Google Limits Access to Airfare Data, Risking Antitrust Concerns
In 2010, when Google paid $700 million to acquire airline-data company ITA Software, the Department of Justice scrutinized the deal for antitrust issues. The deal was ultimately approved, but one condition of the approval required Google to allow others to access the data for five years.
Now, seven years later, Google is cutting off access to ITA data for some companies that rely on it. This week Google announced it would cancel QPX Express, an airline-data service it has offered to small businesses and startups since 2014. The news immediately prompted criticism from entrepreneurs and antitrust watchdogs, who see it as further proof of Google parent company Alphabet’s outsized power.
Ending QPX Express does not mean Google has cut off all access to ITA’s data. ITA will continue to work with large customers. A Google representative told Bloomberg it canceled the small-business offering because of “low interest.” A Google representative did not immediately respond to a request for comment.
Even though this week’s move will affect only a small portion of the online travel market, it didn’t stop the online outrage machine from criticizing Google as monopolistic and anticompetitive. On Hacker News, a message board frequented by people at startups, founders bemoaned the lack of an affordable, reliable data feed and the perils of relying on a tech giant to do business. On Twitter, commentators scolded the sudden damage to travel startups.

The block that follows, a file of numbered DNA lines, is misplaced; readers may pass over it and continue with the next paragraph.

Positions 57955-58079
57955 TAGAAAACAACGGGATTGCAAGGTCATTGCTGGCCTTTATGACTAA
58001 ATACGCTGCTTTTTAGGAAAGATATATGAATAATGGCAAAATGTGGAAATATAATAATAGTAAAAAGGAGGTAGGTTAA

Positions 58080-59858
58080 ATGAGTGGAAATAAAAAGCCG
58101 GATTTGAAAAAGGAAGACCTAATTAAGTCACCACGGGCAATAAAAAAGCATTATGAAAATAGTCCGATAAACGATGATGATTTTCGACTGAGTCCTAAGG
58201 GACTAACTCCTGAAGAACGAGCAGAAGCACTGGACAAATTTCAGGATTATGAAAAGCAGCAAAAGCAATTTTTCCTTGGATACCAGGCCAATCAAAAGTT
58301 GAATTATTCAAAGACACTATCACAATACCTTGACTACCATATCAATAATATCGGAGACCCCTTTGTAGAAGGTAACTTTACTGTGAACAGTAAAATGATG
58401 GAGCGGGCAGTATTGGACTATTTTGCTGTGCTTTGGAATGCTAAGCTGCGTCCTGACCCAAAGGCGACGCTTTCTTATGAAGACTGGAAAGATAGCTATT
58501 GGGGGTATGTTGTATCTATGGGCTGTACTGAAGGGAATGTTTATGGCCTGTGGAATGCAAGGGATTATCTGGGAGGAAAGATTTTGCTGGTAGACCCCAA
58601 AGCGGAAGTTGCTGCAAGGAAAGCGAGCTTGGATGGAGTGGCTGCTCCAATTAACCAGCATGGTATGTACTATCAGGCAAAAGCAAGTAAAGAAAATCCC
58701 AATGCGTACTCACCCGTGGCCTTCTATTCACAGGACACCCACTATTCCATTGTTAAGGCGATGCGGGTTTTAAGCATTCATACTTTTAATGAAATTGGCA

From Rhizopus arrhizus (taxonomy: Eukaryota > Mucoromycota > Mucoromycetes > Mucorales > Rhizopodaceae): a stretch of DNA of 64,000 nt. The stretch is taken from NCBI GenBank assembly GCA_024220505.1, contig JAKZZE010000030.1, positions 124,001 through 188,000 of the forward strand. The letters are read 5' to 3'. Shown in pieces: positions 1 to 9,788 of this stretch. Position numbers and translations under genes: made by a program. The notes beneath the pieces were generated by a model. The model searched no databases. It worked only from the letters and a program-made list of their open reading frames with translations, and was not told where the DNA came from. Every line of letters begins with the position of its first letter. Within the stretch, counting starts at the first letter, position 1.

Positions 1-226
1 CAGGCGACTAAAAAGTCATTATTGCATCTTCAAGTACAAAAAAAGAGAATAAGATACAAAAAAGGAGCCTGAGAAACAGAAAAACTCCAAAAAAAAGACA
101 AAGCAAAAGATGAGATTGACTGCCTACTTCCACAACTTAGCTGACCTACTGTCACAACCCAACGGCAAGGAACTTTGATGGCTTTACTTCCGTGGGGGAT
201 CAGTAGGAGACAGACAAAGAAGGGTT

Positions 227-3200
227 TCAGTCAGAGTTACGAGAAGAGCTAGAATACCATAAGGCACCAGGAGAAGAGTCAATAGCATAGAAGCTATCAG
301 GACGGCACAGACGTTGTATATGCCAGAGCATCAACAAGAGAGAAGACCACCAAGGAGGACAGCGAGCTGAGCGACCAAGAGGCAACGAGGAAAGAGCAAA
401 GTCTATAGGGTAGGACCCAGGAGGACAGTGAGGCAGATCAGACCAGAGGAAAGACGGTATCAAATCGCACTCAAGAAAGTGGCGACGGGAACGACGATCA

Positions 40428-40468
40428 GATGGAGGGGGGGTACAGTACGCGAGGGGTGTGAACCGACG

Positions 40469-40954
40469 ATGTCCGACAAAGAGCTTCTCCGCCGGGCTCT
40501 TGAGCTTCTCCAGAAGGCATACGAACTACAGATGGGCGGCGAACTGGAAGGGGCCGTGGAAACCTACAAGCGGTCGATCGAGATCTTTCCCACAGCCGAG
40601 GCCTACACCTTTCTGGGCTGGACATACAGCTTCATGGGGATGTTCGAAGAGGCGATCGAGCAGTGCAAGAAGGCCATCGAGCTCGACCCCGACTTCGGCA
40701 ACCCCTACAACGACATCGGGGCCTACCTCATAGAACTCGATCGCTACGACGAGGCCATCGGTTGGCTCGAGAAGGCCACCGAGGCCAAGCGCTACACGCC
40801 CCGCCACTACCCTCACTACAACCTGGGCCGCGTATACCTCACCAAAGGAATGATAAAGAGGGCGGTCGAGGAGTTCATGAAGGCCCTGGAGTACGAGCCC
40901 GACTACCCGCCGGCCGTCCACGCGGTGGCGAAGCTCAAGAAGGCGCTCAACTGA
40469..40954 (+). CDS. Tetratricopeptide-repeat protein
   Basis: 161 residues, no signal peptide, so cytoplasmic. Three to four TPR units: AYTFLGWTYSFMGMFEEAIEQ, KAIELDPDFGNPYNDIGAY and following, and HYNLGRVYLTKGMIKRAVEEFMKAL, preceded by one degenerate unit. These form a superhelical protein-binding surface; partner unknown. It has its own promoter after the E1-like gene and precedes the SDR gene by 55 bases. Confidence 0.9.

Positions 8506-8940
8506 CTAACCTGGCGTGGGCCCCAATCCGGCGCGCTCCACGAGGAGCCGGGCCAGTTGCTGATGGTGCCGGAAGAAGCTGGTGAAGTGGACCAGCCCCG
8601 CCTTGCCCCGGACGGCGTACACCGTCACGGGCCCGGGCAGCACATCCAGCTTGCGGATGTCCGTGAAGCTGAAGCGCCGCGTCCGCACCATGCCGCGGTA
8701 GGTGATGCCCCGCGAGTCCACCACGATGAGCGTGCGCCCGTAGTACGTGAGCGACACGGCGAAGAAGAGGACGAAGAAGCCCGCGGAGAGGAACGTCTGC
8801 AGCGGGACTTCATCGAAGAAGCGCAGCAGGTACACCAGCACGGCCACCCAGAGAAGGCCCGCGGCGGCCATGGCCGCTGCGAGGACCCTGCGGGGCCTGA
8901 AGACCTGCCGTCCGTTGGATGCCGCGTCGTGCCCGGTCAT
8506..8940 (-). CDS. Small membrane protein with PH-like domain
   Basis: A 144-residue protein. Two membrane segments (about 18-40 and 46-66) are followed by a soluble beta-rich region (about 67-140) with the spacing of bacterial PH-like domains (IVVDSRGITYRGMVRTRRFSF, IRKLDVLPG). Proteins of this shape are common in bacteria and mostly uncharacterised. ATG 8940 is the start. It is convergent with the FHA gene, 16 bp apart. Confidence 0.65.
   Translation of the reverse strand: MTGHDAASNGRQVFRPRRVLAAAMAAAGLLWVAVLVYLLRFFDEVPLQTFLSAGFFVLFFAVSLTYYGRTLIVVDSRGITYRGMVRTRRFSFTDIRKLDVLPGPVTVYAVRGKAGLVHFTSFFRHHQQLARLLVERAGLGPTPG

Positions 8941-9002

The reaction shows a growing eagerness in some circles to restrain the country’s powerful tech behemoths, tagged by some as the Frightful Five (Alphabet, Amazon, Apple, Facebook, and Microsoft). In July, the European Union ordered Google to pay $2.7 billion in fines for anti-competitive behaviors. Stateside, Google’s general counsel testified in front of Congress this week on the role its content-distribution services played in Russian meddling in the US election. The meddling has revealed exactly how powerful companies like Google have become, which has intensified cries for stronger antitrust measures.
Meanwhile, Google has not been shy about its ambitions to win in online travel booking. The acquisition of ITA allowed Google to beef up its travel-related search results in an attempt to persuade travelers to book directly from the results, without going to online travel sites such as Expedia or Orbitz.
The rise of mobile has proven tricky for the company: On smartphones, travelers may be more likely to book their hotels and flights through dedicated apps like Booking.com or Hipmunk rather than start with a Google search in a web browser. Booking apps that cut Google out could hurt an important source of search revenue for the company. Travel site Skift estimated that the travel category contributed $11.2 billion to Google’s $90 billion in 2016 revenue.